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Legislative Experts Return to Provide Regulatory Update

Kim Ford And Kurt HelwigKimberly Ford, Vice President of Global Government and Public Affairs for First Data, and Kurt Helwig, president and CEO of the Electronic Funds Transfer Association (EFTA) returned to provide their tag-team legislative and regulatory overview at the 2019 AFT Spring Summit in Tucson, Ariz.

“There really isn't much going on in Washington,” Helwig said tongue-in-cheek before admitting that now is an especially difficult time for banking legislation. “Timing really matters because there is an opportunity for things to pass.” Ford noted, “In terms of specific items, for financial services, we're not going to see another big act or regulation pass this Congress for sure.”

Nevertheless, Helwig and Ford detailed regulatory agency priorities in 2019:

  • FTC: Privacy and data security, enforcement of consumer financial protection laws, fintech, and technology task force.
  • OCC: Special-purpose fintech bank charters, cybersecurity and operational resiliency, credit risk, BSA/AML compliance, consumer-compliance change management, and internal controls around product and service delivery.
  • FDIC: Improve the de novo application process, continue review of brokered deposit regulations, simplify overly complex capital requirements, tailor regulations appropriately, and refine the resolution process for large institutions.
  • Fed: Supervisors of large financial institutions will focus on capital, liquidity, governance and controls, and recovery and resolution planning; supervisors of community financial institutions will focus on credit risk, operations risk, sales practices and incentive compensation, and BSA/AML.

Helwig and Ford also highlighted the coming together of the second Payment Services Directive (PSD2), and the General Data Protection Regulation (GDPR), both European Union directives that could affect U.S. based organizations. The convergence centers around five pillars:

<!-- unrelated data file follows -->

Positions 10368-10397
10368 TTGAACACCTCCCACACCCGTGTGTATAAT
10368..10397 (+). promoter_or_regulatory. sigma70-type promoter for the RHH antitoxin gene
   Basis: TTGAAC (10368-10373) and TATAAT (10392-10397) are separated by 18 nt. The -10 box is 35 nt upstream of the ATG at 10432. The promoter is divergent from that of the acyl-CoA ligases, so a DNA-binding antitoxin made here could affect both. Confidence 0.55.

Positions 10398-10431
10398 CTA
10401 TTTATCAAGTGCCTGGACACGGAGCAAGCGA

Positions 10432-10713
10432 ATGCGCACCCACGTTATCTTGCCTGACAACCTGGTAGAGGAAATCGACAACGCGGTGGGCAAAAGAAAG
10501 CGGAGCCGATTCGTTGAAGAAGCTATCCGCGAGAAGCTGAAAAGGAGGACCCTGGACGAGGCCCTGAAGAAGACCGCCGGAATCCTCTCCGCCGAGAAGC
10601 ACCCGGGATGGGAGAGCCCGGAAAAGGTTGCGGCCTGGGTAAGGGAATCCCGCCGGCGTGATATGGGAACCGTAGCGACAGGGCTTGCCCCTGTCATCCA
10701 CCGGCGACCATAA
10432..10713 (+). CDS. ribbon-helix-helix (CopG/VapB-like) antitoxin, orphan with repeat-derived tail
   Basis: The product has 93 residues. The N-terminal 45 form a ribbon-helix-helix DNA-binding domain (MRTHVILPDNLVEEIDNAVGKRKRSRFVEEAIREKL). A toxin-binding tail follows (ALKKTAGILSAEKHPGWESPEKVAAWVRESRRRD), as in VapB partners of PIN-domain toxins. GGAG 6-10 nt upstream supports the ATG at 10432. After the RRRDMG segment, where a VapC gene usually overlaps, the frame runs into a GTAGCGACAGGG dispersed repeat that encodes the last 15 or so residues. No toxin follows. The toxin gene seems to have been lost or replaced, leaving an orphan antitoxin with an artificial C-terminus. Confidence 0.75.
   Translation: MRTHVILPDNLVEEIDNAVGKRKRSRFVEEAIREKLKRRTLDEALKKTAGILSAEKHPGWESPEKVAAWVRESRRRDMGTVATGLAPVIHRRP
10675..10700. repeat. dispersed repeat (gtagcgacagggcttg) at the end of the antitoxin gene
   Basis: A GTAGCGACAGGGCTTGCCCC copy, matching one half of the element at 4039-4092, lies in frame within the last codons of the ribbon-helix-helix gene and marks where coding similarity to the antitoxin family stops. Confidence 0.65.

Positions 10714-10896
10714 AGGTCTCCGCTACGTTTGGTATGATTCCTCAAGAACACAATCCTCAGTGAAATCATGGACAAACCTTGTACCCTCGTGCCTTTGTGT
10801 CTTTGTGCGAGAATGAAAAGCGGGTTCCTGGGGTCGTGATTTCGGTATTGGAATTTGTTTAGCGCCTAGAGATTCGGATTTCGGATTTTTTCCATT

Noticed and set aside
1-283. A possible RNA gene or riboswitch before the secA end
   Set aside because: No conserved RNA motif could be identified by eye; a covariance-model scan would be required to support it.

1. Enhanced customer and data protection
  2. Enhanced data compliance
  3. Data quality (accuracy, consistency and lineage)
  4. Enhanced user experience
  5. Enhanced competitiveness

“So that means if you are in business and you want to do business in the European Union, you know that you have to build privacy into the design from the outset,” Ford said.

The reg rundown looked at privacy proposals such as the U.S. Senate Commerce Committee’s bipartisan working group driving an effort, likely to include consent, opt-out, access and correction, but unlikely to include a federal data breach notification standard. “Even though we don't have a constitutional right to privacy, we have the Gramm-Leach-Bliley Act, which is a big privacy law affecting financial institutions and financial data,” Ford said.

They touched on the California Consumer Privacy Act, which goes into effect Jan. 1, 2020; and the CCPA-type bills introduced in almost a dozen states. “I think that the California law becomes sort of the floor for any kind of federal privacy legislation,” Helwig held.

Ford and Helwig also weighed on last October’s invitation for public comment by the Federal Reserve on faster payments. They acknowledged there is a question regarding the Fed’s potential role as disruptor.

The EFTA and First Data spokespeople observed the Fed requests for public comments took many by surprise, and it led to critical questions emerging regarding competition versus other commercially available offerings. “If I'm in this space and I'm providing some of these products and services, I know I have to look at the Fed as a potential competitor,” Helwig said. In addition, the infrastructure-build requirements remain a large consideration, as well as the timing of outcomes and decision that may be come in late 2019.

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